...socially dominant groups selectively “borrow” elements of modernity not so much to transform the existing order as to recreate it in a somewhat different, revitalized form. Instead of a breakthrough into modernity, the result is a passage to neopatrimonialism. In many ways, the Philippine Revolution might serve as an example. Although it subsequently led to the formal introduction of political democracy, the development of modern education and greater upward social mobility for certain sectors of the population, there was no radical change in agrarian relations and the social structure.

It is interesting to think that for the past century our people has been stuck in limbo, still negotiating the choice between Reform and Revolution - incremental, even procedural change or one so violent as to completely rend all that we are and know. In conclusion Sumsky asks whether the dilemma of Reform or Revolution still holds significance today. Are our choices limited to traditional politicking or communist and putschist take-overs? For the past hundred years have we been futilely circling the merry-go-round, where the more things change, the more they stay the same? Or, as Sumsky suggests, is there a third way? If so, who among us will find it?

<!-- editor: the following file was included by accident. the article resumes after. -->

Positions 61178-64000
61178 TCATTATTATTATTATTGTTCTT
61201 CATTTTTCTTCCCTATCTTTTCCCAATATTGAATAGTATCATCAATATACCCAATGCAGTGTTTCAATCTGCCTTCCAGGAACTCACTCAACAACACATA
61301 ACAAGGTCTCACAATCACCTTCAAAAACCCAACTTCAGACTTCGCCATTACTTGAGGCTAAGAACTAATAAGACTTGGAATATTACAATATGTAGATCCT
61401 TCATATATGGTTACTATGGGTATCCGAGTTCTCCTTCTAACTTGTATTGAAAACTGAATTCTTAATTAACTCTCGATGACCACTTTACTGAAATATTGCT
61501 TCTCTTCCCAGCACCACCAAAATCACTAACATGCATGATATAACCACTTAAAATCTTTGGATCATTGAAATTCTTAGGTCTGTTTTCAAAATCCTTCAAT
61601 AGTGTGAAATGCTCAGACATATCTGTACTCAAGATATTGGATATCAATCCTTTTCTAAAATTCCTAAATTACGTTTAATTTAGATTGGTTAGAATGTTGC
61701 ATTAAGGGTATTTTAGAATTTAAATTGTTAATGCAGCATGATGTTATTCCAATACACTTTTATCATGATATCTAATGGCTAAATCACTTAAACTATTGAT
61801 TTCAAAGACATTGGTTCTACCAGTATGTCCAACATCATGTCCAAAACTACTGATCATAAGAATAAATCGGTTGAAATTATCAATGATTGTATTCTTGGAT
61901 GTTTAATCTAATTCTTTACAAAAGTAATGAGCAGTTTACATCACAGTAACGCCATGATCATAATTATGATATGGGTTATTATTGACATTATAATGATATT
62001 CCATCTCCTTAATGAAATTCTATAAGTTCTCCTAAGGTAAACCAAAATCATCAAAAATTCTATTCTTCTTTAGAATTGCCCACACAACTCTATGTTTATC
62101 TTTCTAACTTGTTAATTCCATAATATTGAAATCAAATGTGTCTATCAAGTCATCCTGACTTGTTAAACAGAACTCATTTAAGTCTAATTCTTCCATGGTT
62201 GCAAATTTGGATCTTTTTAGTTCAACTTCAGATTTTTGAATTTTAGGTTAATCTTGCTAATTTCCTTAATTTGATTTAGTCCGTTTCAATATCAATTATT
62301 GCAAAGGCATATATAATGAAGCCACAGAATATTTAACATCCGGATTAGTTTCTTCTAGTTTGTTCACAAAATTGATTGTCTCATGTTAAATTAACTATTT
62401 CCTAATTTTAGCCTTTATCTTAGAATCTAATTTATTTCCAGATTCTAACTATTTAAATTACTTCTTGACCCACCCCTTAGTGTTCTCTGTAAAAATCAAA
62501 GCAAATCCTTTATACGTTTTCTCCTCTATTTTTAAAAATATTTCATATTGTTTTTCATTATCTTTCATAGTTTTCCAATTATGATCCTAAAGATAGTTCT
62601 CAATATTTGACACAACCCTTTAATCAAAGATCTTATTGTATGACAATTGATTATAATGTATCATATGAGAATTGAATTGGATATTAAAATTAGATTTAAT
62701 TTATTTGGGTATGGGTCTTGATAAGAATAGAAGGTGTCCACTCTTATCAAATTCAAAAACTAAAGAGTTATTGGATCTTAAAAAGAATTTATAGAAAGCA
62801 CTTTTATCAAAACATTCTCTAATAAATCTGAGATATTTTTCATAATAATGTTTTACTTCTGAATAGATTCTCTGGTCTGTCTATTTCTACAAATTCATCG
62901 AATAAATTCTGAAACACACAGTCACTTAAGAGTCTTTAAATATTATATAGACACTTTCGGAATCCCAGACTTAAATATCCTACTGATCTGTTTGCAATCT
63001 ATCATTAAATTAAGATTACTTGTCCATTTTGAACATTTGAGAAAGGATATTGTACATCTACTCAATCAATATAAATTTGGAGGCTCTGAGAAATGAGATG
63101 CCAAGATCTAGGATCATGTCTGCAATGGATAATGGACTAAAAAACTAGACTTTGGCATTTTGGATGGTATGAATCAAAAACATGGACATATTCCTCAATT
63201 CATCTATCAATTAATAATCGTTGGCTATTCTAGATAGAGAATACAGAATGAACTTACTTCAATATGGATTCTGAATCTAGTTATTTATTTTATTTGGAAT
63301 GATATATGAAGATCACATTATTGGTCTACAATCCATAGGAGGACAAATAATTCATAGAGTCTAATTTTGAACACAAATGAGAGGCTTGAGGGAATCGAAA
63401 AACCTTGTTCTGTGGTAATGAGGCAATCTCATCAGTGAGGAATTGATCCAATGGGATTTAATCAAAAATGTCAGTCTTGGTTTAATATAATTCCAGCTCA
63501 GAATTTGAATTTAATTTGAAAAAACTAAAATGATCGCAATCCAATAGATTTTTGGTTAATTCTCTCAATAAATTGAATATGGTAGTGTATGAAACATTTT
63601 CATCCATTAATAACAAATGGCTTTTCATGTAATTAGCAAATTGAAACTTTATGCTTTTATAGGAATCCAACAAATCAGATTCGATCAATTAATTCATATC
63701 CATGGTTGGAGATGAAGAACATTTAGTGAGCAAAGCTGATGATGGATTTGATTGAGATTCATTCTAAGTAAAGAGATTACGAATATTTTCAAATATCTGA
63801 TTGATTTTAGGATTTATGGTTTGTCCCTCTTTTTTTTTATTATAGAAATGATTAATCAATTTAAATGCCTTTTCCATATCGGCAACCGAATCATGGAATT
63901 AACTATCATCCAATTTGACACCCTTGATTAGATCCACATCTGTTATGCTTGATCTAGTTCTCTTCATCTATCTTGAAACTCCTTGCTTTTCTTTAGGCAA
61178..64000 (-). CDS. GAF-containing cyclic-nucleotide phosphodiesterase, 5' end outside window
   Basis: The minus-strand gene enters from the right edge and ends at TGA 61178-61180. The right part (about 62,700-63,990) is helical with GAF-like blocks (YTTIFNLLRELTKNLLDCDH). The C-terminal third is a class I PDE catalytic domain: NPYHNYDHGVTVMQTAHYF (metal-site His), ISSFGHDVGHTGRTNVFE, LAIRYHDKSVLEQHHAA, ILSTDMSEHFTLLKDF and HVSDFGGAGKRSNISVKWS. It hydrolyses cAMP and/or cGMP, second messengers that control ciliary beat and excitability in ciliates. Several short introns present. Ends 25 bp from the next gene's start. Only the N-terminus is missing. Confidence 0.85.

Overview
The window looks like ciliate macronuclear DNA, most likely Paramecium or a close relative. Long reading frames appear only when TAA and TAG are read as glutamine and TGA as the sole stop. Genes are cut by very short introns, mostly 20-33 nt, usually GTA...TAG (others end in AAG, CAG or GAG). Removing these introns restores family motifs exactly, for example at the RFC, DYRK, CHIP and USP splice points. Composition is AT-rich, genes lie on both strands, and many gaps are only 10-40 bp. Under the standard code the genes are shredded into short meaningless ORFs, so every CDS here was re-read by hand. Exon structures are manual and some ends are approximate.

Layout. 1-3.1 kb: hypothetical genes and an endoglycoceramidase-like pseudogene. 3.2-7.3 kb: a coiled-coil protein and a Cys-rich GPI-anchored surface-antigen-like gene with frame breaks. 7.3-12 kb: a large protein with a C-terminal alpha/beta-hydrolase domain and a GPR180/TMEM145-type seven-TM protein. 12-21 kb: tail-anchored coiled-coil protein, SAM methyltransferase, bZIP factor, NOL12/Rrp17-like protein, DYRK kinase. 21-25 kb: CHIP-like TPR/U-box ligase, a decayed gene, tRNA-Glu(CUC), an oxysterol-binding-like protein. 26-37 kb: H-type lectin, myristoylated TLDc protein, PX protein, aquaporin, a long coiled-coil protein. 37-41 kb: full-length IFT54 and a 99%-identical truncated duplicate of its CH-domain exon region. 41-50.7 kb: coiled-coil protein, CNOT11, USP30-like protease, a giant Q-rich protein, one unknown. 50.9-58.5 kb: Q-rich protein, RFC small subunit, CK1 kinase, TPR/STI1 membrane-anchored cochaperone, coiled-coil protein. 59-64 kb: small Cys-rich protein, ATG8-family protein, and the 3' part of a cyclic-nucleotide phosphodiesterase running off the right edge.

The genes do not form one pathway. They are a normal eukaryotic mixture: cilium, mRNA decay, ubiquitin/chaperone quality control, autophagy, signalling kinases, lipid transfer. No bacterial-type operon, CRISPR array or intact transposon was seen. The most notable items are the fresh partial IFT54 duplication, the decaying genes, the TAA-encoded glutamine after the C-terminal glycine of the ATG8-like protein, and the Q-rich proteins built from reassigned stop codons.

When we speak of centuries it is tempting to want to be passive victims of time, letting things unfold separate from our mundane lives. But as one wise man said, the point is to change history. While it is tempting to sit back and wash our hands of accountability, while it is tempting to jump ship along with the many, don't you feel as though the time is now? When that opening, that momentous period in time comes don't you want to be there, to seize it?


Fifteen months is a long time to be far away from home. When I come back, I might be a completely different person. In a year's time I hope to read this post with conviction.

Wednesday, November 22, 2006

When you can't resist replying....